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Moose: A Memoir

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3.40  ·  Rating details ·  3,016 ratings  ·  350 reviews
Stephanie Klein was an eighth grader with a weight problem. It was a problem at school, where the boys called her "Moose," and it was a problem at home, where her father reminded her, "No one likes fat girls." After many frustrating sessions with a nutritionist known as the fat doctor of Roslyn Heights, Long Island, Klein's parents enrolled her for a summer at fat camp. De ...more
ebook, 320 pages
Published October 13th 2009 by HarperCollins e-books (first published May 1st 2008)
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3.40  · 
Rating details
 ·  3,016 ratings  ·  350 reviews


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Lara
May 15, 2008 rated it really liked it  ·  review of another edition
I have so many thoughts on this book that I cannot decide where to begin. There’s the subject matter, there’s how the subject matter struck a chord with me personally, there’s the writing style itself, and there’s my thoughts on Stephanie Klein. I suppose I’ll start by saying that, although there were things about the book that I didn’t love, or things that made me uncomfortable, I still enjoyed it immensely and gave it four stars.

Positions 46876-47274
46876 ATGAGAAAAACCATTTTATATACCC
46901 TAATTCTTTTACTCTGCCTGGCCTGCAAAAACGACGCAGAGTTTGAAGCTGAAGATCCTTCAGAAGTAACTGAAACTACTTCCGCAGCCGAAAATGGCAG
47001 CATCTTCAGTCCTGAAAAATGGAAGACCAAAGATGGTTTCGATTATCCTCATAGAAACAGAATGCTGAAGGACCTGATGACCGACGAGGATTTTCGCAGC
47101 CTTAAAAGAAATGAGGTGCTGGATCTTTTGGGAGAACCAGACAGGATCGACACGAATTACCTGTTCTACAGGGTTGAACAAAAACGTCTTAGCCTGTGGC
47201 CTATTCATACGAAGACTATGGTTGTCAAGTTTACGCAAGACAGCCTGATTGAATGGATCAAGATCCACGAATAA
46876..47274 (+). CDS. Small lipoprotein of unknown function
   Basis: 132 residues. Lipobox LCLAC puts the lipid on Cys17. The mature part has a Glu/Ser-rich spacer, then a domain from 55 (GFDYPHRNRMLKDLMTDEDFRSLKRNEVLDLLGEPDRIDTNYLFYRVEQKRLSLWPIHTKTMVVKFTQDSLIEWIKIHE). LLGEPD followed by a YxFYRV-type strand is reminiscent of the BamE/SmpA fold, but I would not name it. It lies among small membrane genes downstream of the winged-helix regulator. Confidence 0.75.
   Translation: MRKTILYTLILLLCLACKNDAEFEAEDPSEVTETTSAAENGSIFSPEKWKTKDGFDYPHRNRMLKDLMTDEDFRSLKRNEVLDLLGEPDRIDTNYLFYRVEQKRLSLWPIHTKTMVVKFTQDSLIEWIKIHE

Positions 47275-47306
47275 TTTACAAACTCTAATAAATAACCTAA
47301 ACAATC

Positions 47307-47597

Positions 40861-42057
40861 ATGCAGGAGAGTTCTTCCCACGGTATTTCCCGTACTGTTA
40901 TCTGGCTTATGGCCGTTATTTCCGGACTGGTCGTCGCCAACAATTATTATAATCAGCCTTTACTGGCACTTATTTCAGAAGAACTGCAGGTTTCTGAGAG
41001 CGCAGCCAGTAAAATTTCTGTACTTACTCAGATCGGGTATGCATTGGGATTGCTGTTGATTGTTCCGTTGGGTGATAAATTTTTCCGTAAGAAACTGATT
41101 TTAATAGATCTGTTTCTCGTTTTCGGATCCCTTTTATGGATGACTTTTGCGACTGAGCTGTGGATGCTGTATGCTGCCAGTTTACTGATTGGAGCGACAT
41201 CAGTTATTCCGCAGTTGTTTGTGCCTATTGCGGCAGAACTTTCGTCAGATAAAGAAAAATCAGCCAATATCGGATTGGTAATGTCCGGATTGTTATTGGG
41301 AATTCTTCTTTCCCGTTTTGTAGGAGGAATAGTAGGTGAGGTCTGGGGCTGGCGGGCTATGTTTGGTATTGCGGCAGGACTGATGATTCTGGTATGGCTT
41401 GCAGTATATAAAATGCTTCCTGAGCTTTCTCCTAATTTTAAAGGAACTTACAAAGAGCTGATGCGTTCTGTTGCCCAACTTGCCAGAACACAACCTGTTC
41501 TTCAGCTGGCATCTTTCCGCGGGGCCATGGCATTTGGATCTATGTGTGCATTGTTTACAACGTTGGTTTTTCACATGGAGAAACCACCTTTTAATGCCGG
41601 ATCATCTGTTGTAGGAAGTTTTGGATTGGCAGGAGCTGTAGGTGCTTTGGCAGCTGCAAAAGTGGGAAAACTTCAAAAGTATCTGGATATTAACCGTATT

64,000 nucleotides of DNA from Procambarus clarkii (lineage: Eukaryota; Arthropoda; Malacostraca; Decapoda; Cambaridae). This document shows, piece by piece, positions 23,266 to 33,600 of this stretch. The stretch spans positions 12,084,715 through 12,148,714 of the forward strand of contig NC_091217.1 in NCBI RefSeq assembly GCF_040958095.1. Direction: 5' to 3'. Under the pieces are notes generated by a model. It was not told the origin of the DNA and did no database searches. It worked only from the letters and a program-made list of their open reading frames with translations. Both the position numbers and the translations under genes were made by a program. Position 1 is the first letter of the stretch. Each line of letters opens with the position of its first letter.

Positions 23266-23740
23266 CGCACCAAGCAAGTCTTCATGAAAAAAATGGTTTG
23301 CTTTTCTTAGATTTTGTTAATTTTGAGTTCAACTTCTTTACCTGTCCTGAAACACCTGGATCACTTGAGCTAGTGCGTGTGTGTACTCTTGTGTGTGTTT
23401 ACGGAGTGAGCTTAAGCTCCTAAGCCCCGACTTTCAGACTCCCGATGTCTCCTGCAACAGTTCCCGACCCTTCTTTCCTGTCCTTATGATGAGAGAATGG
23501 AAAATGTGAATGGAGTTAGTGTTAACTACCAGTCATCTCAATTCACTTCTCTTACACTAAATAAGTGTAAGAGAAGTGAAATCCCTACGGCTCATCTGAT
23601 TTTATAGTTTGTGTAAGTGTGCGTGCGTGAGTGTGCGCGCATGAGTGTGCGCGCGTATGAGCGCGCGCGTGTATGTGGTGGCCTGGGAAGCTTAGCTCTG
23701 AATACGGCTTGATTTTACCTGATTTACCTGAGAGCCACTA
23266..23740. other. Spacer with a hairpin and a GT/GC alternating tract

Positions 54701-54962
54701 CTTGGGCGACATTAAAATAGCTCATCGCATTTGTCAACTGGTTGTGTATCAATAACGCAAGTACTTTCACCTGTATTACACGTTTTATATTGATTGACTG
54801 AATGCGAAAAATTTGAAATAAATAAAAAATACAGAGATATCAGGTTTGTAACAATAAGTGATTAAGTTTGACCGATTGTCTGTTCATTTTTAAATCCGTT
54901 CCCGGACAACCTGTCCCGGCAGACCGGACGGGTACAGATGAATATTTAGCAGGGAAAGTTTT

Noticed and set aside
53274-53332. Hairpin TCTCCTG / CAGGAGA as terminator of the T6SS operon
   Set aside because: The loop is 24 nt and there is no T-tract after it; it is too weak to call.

The thing for me that was so interesting about the book was the l
...more
Kathy
Nov 11, 2008 rated it really liked it  ·  review of another edition
Based on a compilation of several years at "Fat Camp", school and her family relationships, Moose is quite the story by Stephanie Klein. I would be very interested to know what "thin" people think of it. Having always been one of the fat kids and now fat adults, I could relate to much of the story.

Her tales of dieting starting at a young age (nutritionist, Weight Watchers, diuretics, etc.), trying to find attractive clothes, wanting to be one of the cool kids, dealing with helpful comments that
...more
Carmen
A very depressing book. She has a unique and kind of unlikeable writing style.
Emily
Aug 20, 2008 rated it really liked it  ·  review of another edition
Recommends it for: Katie
It wasn't quite as spot on as Straight Up and Dirty, but I'm wondering, in retrospect, if that is because her honesty was oftentimes infuriating. But that's the point, I assume: to admit that when a friend addresses the question of weight (that of your twins in the NICU), to assume she is questioning yours; to admit to never being completely healthy once you've had disordered eating... ever; to be honest about being your most miserable at your skinniest, and your happiest when fat. While reading ...more